Like notions of national identity, historical discourse is metamorphic and in flux. Consequently, as public institutes of national history, national museums are often sites of contention and heated debate. The National Museum of Australia’s (NMA) short life provides a rich case study for the complex relationship between history and nationhood. As a social history museum, the NMA is informed by both the needs of the community it serves, and current historical scholarship. Once aloof from the public, museums now interact with a wider community in more meaningful ways. As well as maintaining their role as collector and conserver, museums are venues for conversation and interaction, and contribute to, rather than reflect, the cultural capital of the community. Following popular criticism of the NMA, chairman Tony Staley announced a review of the Museum shortly after its opening in March 2001. The four-person panel elected to board the review reported back to the council in July 2003 with the primary recommendation that the Museum should alter its exhibits to reflect a unitary national story. The central problem here is that the review and the Museum hold fundamentally different ideas about the purpose of the past. While the review perceives history as essentially unifying, the NMA is structured in a way that explores multiple vistas of the Australian past.
What the NMA Does
As outlined in the National Museums of Australia Act 1980, the NMA is structured according two three interrelated themes: environmental history of the Australian continent, Aboriginal and Torres Strait Islander history, and Australian history since 1788. This thematic framework disallows the Museum from telling a single national story. Instead, the Museum gives average Australians historical importance by exploring Australian identity through the personal narratives of those not powerful in the formal political sense. Among the museum’s galleries, Eternity: Stories from the Emotional Heart of Australia best illustrates this pluralist concept. The gallery is one of the smallest but most talked about in the museum, it groups fifty biographical stories spanning the history of Australia into ten themes, or emotions. The exhibit is designed to arouse the visitor’s own experiences with the emotion attached to each story, thereby connecting the visitor’s own biography with the multiple stories presented. This works on the assumption that national identity can be defined by a sharing of multiple identities. The pluralist concept informing the museum treats visitors as contributors to the historical discussion. However, school-aged children and occasional museum-goers seldom posses the necessary information or intellectual courage to critically engage with plural representations of the past, thus by constructing its exhibitions around the presumption of sagacious discussion, the museum risks excluding a large proportion of its visitors.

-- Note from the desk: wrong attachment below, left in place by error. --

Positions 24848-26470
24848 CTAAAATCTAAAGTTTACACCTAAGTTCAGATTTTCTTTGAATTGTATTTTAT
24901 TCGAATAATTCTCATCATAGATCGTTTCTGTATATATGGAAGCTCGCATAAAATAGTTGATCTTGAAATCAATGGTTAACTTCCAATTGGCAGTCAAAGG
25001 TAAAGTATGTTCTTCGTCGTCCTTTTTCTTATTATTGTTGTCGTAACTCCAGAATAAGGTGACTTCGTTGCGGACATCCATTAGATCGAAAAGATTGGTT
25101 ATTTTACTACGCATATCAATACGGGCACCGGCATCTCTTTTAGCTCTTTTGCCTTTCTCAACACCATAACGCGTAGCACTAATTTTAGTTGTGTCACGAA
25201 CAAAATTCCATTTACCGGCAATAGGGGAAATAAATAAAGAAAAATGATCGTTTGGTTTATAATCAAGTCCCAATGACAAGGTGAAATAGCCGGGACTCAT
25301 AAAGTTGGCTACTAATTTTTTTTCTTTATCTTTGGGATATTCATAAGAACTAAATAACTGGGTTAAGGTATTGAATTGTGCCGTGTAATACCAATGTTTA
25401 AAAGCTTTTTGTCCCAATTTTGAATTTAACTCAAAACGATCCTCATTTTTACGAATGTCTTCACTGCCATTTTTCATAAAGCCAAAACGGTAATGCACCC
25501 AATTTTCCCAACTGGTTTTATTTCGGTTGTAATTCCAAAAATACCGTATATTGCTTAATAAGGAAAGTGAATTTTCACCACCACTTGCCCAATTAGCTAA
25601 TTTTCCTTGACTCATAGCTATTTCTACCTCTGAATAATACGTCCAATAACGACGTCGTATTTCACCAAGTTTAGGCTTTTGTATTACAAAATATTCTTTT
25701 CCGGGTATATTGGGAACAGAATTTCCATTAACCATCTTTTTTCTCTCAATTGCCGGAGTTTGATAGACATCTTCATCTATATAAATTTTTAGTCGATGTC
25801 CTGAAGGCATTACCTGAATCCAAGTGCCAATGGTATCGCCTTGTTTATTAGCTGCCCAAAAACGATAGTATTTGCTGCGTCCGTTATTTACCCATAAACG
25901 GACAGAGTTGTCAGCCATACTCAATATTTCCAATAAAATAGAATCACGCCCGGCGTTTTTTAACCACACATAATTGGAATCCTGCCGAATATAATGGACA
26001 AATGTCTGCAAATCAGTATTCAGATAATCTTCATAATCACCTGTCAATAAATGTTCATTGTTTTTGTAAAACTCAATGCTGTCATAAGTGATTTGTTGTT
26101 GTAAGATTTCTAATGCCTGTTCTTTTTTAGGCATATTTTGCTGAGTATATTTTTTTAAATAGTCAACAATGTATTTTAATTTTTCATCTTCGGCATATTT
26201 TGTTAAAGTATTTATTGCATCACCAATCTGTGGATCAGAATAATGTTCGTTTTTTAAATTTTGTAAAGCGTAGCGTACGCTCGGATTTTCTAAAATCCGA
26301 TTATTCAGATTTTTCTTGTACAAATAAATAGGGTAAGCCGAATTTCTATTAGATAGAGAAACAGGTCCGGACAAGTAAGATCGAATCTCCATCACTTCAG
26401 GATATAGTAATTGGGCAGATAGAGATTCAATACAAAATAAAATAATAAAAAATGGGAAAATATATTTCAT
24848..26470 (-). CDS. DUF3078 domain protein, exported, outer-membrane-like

What the NMA Should Do
The Review argues that the Museum’s fundamental role is to ‘tell the Australian story’ for the purpose of social cohesion. According to the Review’s chairman, Tony Staley, plural accounts of the past work to undermine national solidarity and identity. However, the Review underestimates the problems associated with grand, national narratives. Primarily, that a single Australian story cannot accurately reflect an increasingly diverse Australian society. The Review approaches history as if it is a factual account of the past that should be taught to all Australians so that they share the same understanding of the Australian nation and therefore belong in the same ways. Telling of the Review panel’s limited understanding of history is their recommendation that, ‘James Cook should be a significant presence in the National Museum of Australia … If modern Australia has a foundation myth, it surely involves somewhere at its heart the figure of Captain James Cook’ (page twenty-three). In fact, James Cook constitutes a prime example of the way in which national history privileges one group while marginalizing others. While Anglo-Australian myth valorizes Cook as the discoverer of Australia, Aboriginal myth portrays him as a villain who invaded Aboriginal country and instituted foreign and unjust laws.
To its detriment, the review’s panel did not include a historian or Indigenous person. However, Committee members did meet with historians and other academics and called for submissions from the public. By March 2003, the panel received 105 written submissions, which range from short paragraphs of congratulations to detailed essays. In light of the ‘history wars’ most respondents wrote to praise the NMA, particularly its discussion of contentious topics in Frontier Conflict, and urged the Review to understand the dynamic and subjective nature of history. No more than 5, out of 105, recommended the Museum implement a primarily positive narrative of Australian history. The fact that a resounding majority of responses support the museum’s pluralist approach to national history proves that the review was informed largely by pre-existing conceptions about the role of history and museums. The exclusive nature of any unitary narrative of Australia renders it inappropriate for a museum representative of contemporary society and historical discourse, furthermore, adoption of an overall narrative structure could see material culture reduced to a series of props illustrating a story that has already been written.